October 17, 2019

About Us

Cecil and his brother Cliff began hand making shafts in 1953 in Grants Pass, Oregon. Cecil built bows while Cliff turned out shafts for family and friends on the shaft machine. In the early 1960’s Cecil and Cliff moved to Alaska where the taper machine was retired to the attic. Years later that little machine would become the work-horse behind Rogue River Archery.

In 1975, Cecil moved back to Oregon where he met and married Paula. It wasn’t until one day in early 1996 that Cliff called us up and mentioned that no one in Alaska sold a decent P.O.C. shaft worth shooting. So, after several long discussions, the search for that special wood (that use to just lay around at every corner) began! And the old fashioned shaft machine was brought out of retirement.

Several months passed until the perfect stock of wood was located. Soon truck loads of the finest P.O.C. started rolling in. On August 1, 1996 Rogue River Archery Inc. was officially opened for business and is currently the ONLY manufacturer of fire killed, old growth, tapered, Port Orford cedar shafts. We make them now just like they were made some 20 years ago.

The raw wood for our P.O.C. shafts is cut into 11/2 boards to facilitate drying with a minimum of checking. It is then stacked outdoors and sticker sealed. Finally, the wood is covered with a shade cloth to protect it from the elements. Only 15% light ever reaches it.

The wood is then hand selected and placed in our low temperature kiln where it is dried for three to four weeks until a 6-7% moisture content is reached. Once the boards are dried, they are ready for processing.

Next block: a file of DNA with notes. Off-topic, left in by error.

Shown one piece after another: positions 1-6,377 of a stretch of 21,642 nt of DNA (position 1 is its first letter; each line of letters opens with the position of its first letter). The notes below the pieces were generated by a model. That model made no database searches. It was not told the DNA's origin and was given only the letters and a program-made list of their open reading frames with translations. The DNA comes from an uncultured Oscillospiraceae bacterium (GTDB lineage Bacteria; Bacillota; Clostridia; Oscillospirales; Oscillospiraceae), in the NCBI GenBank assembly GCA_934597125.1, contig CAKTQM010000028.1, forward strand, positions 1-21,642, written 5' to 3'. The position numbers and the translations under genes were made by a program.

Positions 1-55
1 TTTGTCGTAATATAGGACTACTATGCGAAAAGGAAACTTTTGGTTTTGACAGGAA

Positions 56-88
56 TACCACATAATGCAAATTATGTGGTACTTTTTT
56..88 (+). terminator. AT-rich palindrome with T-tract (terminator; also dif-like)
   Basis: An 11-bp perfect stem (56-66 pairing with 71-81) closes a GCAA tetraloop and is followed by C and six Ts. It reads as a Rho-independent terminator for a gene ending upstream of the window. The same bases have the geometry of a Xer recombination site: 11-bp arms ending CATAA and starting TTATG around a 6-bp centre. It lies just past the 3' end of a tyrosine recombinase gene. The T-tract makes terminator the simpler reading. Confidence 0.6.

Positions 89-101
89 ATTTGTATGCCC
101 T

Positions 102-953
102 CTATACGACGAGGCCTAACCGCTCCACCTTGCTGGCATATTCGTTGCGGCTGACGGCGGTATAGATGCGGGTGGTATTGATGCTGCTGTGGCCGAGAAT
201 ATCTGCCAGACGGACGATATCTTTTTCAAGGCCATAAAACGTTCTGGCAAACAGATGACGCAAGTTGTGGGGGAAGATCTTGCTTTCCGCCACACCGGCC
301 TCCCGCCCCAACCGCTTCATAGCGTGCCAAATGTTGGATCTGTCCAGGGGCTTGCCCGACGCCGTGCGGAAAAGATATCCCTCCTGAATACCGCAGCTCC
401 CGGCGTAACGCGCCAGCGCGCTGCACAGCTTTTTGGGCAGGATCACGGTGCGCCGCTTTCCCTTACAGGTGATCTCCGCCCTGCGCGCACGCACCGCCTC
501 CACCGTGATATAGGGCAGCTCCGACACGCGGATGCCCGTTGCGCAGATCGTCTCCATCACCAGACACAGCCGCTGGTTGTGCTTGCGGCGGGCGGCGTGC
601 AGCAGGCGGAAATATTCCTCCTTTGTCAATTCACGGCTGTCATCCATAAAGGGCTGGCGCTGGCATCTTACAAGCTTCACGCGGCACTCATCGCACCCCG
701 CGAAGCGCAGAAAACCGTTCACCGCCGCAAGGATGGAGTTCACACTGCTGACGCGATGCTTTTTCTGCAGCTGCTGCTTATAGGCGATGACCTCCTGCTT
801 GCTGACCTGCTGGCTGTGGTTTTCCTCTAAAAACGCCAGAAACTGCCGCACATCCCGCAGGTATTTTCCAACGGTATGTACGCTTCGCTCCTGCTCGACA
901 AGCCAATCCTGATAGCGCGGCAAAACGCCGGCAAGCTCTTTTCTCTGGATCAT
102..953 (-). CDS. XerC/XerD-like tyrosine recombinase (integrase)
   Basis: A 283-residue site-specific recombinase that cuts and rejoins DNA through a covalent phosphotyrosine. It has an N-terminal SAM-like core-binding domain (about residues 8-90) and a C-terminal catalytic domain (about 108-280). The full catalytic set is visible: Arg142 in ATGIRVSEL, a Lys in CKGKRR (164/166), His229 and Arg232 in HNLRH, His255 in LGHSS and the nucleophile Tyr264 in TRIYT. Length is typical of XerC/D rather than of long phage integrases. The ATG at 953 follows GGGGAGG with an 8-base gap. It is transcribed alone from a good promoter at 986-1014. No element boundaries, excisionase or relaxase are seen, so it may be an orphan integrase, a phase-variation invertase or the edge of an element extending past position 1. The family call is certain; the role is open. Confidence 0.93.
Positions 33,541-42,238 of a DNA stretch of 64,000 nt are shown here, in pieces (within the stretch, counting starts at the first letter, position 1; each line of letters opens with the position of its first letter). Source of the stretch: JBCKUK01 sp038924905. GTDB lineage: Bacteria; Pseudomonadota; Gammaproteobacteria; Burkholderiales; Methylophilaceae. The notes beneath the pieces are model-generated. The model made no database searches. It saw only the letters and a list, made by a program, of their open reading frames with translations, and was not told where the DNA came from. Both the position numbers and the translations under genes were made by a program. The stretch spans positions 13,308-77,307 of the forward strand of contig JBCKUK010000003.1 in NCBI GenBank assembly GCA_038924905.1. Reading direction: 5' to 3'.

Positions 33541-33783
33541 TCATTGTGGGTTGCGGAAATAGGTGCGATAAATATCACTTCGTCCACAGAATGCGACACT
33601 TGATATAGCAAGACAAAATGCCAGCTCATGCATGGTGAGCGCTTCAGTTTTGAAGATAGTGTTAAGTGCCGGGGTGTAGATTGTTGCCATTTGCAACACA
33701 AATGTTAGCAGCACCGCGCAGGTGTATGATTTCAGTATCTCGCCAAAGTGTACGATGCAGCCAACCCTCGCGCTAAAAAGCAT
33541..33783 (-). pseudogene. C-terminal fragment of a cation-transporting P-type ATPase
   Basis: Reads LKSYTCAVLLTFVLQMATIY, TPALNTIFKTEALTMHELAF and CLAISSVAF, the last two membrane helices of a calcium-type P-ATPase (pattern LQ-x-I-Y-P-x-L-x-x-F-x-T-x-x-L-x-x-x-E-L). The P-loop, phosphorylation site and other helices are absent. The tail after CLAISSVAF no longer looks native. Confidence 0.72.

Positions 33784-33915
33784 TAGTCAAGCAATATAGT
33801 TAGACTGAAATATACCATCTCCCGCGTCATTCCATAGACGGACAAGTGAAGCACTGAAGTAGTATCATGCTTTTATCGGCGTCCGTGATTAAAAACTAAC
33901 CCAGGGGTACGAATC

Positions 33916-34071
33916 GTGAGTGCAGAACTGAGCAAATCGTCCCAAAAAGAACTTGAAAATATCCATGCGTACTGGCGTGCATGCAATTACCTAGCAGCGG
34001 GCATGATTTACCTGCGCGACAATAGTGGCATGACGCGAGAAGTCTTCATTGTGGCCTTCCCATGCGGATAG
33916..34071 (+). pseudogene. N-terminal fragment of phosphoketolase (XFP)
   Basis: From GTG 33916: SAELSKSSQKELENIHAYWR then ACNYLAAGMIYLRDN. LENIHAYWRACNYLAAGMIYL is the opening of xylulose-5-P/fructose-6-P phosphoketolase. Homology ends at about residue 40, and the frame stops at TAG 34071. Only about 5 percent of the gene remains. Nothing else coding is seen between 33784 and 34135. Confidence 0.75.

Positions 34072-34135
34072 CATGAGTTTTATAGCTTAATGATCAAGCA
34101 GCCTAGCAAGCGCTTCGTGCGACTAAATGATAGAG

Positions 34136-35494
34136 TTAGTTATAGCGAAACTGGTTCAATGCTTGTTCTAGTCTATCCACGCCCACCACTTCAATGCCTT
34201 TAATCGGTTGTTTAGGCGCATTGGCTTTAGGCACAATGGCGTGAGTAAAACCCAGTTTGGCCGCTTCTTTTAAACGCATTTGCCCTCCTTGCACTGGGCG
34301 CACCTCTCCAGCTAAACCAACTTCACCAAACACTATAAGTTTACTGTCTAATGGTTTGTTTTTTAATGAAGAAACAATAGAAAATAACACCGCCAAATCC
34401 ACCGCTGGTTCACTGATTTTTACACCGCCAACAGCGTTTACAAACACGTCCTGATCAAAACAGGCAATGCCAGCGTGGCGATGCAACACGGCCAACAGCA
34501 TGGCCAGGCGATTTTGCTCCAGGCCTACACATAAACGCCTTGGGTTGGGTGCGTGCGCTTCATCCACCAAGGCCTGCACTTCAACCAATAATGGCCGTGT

The raw boards are cut to length and run through the planer to check the grain. Cecil studies the grain of the wood and scribes a line to follow. The grain is marked and the boards are tapered to follow the grain with the planer. The maximum variation allowable is 3/16 of an inch which results in a lot of reject wood.

W run the wood through the band saw and cut it into 1/2 inch square dowels. The dowels are checked for grain and straightened as necessary since our shaft machine will not run crooked dowels. The square dowels are hand fed through the old fashioned shaft machine which turns the shafts at 5,000 r.p.m.

The shafts come out hot and shiny, highly burnished, and tapered. They are then straightened again while still hot. We leave the shafts sit for 48 hours or more to stabilize, as the heat and pressure of the burnishing process compresses the outer fibers several thousandths of an inch. It takes about 1 minute to produce 1 shaft and we produce approximately 1,000 shafts per week.

The finished shafts are hand spined on a dial indicator for accuracy and sorted. We weigh them on an electronic scale to create the matched sets. We strive for the highest quality possible to produce a shaft that hasn’t been manufactured in more than 20 years.

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